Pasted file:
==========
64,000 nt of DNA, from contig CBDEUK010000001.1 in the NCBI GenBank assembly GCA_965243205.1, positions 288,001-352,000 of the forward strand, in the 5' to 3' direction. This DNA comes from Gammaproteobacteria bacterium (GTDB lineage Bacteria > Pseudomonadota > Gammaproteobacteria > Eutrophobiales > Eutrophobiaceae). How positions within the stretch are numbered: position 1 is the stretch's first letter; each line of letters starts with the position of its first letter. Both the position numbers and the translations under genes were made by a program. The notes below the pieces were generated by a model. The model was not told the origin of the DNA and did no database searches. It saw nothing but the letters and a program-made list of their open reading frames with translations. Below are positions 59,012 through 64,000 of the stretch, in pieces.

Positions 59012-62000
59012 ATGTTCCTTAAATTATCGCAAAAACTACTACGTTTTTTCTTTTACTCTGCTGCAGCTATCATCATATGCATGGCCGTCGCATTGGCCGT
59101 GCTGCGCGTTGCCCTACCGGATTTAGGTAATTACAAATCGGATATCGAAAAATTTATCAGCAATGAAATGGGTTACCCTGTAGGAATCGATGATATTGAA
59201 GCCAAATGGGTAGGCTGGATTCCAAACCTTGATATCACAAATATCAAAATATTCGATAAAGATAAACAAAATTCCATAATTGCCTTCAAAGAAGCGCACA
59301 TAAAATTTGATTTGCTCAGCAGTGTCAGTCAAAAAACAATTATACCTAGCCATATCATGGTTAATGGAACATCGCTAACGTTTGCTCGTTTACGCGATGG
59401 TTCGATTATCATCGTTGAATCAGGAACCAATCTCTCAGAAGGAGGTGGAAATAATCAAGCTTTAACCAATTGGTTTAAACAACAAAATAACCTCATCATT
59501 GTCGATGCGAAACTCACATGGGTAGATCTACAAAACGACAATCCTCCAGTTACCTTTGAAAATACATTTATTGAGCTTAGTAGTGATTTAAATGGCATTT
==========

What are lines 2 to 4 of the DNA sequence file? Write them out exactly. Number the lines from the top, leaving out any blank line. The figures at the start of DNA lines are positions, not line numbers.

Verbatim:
Positions 59012-62000
59012 ATGTTCCTTAAATTATCGCAAAAACTACTACGTTTTTTCTTTTACTCTGCTGCAGCTATCATCATATGCATGGCCGTCGCATTGGCCGT
59101 GCTGCGCGTTGCCCTACCGGATTTAGGTAATTACAAATCGGATATCGAAAAATTTATCAGCAATGAAATGGGTTACCCTGTAGGAATCGATGATATTGAA